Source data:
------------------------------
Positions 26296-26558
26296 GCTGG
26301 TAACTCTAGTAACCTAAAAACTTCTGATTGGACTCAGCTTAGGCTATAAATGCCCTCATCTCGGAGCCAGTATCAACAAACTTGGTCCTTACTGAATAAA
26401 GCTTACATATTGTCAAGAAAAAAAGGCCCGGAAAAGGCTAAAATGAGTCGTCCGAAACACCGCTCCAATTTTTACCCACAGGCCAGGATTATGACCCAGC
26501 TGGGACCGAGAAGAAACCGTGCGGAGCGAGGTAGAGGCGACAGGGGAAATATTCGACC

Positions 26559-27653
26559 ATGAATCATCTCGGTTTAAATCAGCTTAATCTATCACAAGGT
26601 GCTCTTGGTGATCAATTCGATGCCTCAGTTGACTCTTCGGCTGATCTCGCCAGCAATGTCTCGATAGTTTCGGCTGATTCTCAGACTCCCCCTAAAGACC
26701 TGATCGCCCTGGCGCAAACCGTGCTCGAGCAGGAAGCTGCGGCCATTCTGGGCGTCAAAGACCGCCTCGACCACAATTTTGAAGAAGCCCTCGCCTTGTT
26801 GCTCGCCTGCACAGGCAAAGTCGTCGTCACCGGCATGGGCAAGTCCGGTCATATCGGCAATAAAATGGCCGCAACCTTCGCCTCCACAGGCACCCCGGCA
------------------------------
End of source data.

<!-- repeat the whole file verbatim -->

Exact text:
Positions 26296-26558
26296 GCTGG
26301 TAACTCTAGTAACCTAAAAACTTCTGATTGGACTCAGCTTAGGCTATAAATGCCCTCATCTCGGAGCCAGTATCAACAAACTTGGTCCTTACTGAATAAA
26401 GCTTACATATTGTCAAGAAAAAAAGGCCCGGAAAAGGCTAAAATGAGTCGTCCGAAACACCGCTCCAATTTTTACCCACAGGCCAGGATTATGACCCAGC
26501 TGGGACCGAGAAGAAACCGTGCGGAGCGAGGTAGAGGCGACAGGGGAAATATTCGACC

Positions 26559-27653
26559 ATGAATCATCTCGGTTTAAATCAGCTTAATCTATCACAAGGT
26601 GCTCTTGGTGATCAATTCGATGCCTCAGTTGACTCTTCGGCTGATCTCGCCAGCAATGTCTCGATAGTTTCGGCTGATTCTCAGACTCCCCCTAAAGACC
26701 TGATCGCCCTGGCGCAAACCGTGCTCGAGCAGGAAGCTGCGGCCATTCTGGGCGTCAAAGACCGCCTCGACCACAATTTTGAAGAAGCCCTCGCCTTGTT
26801 GCTCGCCTGCACAGGCAAAGTCGTCGTCACCGGCATGGGCAAGTCCGGTCATATCGGCAATAAAATGGCCGCAACCTTCGCCTCCACAGGCACCCCGGCA